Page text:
Sometimes sadness has its own poetry

At around 5:30 this evening I found myself crying, alone, in my classroom.  It was the first time that I’ve ever cried at school, even through all that I survived last year in my program.  I had just sent a couple of emails declining professional development opportunities because of an impending visit from my mom and grandma, who is awaiting the results from the removal of cancerous breast tissue.

Ironically, earlier that day, another teacher on my team lent me a book to read to the students called The Lemonade Club, where a child has Leukemia and her teacher has breast cancer.  Reading the book aloud to the students pushed me to the verge of tears, as I thought of my own family and watched 90% of the students respond with our hand signal for also having a connection.  In quietly sharing our sadness together through this book, I found myself feeling more connected to my students, which oddly compounded my own sadness as I felt some of their pain too.  Somehow, I kept the tears back for the sake of my students.  But, sitting in my classroom, tired, surrounded by work, and reminded of the book as it sat on the ledge of my whiteboard, I let myself cry and it felt surprisingly good.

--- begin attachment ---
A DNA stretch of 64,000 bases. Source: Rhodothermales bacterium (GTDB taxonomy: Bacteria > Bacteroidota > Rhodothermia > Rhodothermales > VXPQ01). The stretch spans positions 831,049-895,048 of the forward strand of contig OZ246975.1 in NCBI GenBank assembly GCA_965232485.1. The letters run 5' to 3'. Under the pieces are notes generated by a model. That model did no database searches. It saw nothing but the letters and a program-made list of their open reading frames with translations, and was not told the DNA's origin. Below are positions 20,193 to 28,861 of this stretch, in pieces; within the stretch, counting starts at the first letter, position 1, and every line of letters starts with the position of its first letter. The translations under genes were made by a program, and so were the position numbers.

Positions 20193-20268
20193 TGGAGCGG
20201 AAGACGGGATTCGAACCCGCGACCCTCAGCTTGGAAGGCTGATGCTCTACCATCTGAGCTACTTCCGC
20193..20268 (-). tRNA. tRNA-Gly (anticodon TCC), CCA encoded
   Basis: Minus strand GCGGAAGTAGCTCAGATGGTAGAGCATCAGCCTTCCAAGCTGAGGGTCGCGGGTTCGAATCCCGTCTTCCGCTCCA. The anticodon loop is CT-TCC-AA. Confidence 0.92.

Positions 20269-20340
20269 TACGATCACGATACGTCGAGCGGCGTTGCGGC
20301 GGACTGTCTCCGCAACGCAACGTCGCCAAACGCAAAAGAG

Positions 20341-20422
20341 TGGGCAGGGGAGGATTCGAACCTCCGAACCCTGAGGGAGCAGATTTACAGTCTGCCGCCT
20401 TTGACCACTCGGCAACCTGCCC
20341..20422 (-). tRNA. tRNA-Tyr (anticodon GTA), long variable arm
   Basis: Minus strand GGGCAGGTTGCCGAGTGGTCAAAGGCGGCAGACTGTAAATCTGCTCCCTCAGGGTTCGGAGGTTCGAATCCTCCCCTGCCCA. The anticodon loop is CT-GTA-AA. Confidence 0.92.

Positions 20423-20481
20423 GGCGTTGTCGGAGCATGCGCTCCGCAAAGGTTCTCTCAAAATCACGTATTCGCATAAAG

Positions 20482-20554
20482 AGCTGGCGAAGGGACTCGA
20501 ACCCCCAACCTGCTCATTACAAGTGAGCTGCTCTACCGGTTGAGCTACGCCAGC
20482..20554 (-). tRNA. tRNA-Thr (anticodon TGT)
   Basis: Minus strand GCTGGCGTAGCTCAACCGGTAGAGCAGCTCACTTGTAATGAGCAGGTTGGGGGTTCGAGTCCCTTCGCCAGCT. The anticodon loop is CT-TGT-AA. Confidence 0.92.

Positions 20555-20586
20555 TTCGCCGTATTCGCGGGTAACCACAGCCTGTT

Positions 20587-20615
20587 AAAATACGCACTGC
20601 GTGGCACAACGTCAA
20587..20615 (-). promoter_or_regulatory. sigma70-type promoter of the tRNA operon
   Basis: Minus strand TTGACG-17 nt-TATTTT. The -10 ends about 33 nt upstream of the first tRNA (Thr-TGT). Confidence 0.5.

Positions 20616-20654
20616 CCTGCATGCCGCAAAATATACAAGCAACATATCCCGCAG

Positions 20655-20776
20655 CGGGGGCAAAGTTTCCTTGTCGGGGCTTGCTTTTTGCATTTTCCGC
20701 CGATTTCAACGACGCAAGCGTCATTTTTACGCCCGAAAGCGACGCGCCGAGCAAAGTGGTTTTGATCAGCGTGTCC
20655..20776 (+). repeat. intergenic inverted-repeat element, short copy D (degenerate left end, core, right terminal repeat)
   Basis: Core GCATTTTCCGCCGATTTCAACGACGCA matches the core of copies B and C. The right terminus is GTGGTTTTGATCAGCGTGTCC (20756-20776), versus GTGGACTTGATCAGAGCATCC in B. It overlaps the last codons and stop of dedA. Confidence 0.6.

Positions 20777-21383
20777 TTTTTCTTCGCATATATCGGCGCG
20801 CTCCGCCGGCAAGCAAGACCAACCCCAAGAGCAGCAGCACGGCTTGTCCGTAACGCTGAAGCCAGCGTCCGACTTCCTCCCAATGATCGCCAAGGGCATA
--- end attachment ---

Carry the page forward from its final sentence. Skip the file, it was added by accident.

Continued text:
Crying amidst the brightly colored posters and joyful displays of learning created this strange duality for me of life’s emotions.  It reminded me that in life there must be balance and that maybe conscious sadness is as important to living as conscious happiness.  Oddly, crying left me feeling the most alive that I’ve felt in the past few weeks.  I think sometimes I put too much emphasis on happiness and not enough on just allowing myself to feel what is around me.  I was left with an awareness that sometimes sadness opens our eyes to the fleeting beauty of life as long as we don’t allow ourselves to dwell there indefinitely.

Sitting in this scene of colors and stimuli as I cried this afternoon was a little surreal…   But, on the bright side, my beloved world map carpet finally arrived today after school!

It is hard for me not to look around my classroom and feel the joy on the walls.  So many pieces of myself and my students, smashed together.  I love the huskies that they colored in, each one different and imperfect.  I love that Matilda, our end-of-day book, somehow found its way into the picture, (it migrates).  I love the spelling wheel and the theatrical afternoon game show that it represents…  I could go on, but you get the idea.

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